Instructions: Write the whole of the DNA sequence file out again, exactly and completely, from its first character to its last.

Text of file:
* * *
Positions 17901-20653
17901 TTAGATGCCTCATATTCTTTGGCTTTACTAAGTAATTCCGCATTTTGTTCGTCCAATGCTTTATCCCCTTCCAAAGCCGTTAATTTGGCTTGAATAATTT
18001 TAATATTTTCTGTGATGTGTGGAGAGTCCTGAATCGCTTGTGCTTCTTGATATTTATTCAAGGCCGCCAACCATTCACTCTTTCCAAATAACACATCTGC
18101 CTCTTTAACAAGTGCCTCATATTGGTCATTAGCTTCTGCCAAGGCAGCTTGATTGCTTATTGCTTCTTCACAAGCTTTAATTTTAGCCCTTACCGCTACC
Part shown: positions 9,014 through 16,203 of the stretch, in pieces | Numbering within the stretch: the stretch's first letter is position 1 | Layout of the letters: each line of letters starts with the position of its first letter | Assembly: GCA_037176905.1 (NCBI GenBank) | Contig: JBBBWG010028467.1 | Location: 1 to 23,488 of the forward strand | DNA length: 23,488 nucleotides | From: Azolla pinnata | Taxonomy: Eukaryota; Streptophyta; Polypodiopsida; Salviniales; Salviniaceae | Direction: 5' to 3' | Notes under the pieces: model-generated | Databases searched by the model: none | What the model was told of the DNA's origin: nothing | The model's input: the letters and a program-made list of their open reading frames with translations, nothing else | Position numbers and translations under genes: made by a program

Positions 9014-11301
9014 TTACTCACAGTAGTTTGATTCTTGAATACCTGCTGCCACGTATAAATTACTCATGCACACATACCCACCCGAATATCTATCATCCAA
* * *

Positions 17901-20653
17901 TTAGATGCCTCATATTCTTTGGCTTTACTAAGTAATTCCGCATTTTGTTCGTCCAATGCTTTATCCCCTTCCAAAGCCGTTAATTTGGCTTGAATAATTT
18001 TAATATTTTCTGTGATGTGTGGAGAGTCCTGAATCGCTTGTGCTTCTTGATATTTATTCAAGGCCGCCAACCATTCACTCTTTCCAAATAACACATCTGC
18101 CTCTTTAACAAGTGCCTCATATTGGTCATTAGCTTCTGCCAAGGCAGCTTGATTGCTTATTGCTTCTTCACAAGCTTTAATTTTAGCCCTTACCGCTACC
Part shown: positions 9,014 through 16,203 of the stretch, in pieces | Numbering within the stretch: the stretch's first letter is position 1 | Layout of the letters: each line of letters starts with the position of its first letter | Assembly: GCA_037176905.1 (NCBI GenBank) | Contig: JBBBWG010028467.1 | Location: 1 to 23,488 of the forward strand | DNA length: 23,488 nucleotides | From: Azolla pinnata | Taxonomy: Eukaryota; Streptophyta; Polypodiopsida; Salviniales; Salviniaceae | Direction: 5' to 3' | Notes under the pieces: model-generated | Databases searched by the model: none | What the model was told of the DNA's origin: nothing | The model's input: the letters and a program-made list of their open reading frames with translations, nothing else | Position numbers and translations under genes: made by a program

Positions 9014-11301
9014 TTACTCACAGTAGTTTGATTCTTGAATACCTGCTGCCACGTATAAATTACTCATGCACACATACCCACCCGAATATCTATCATCCAA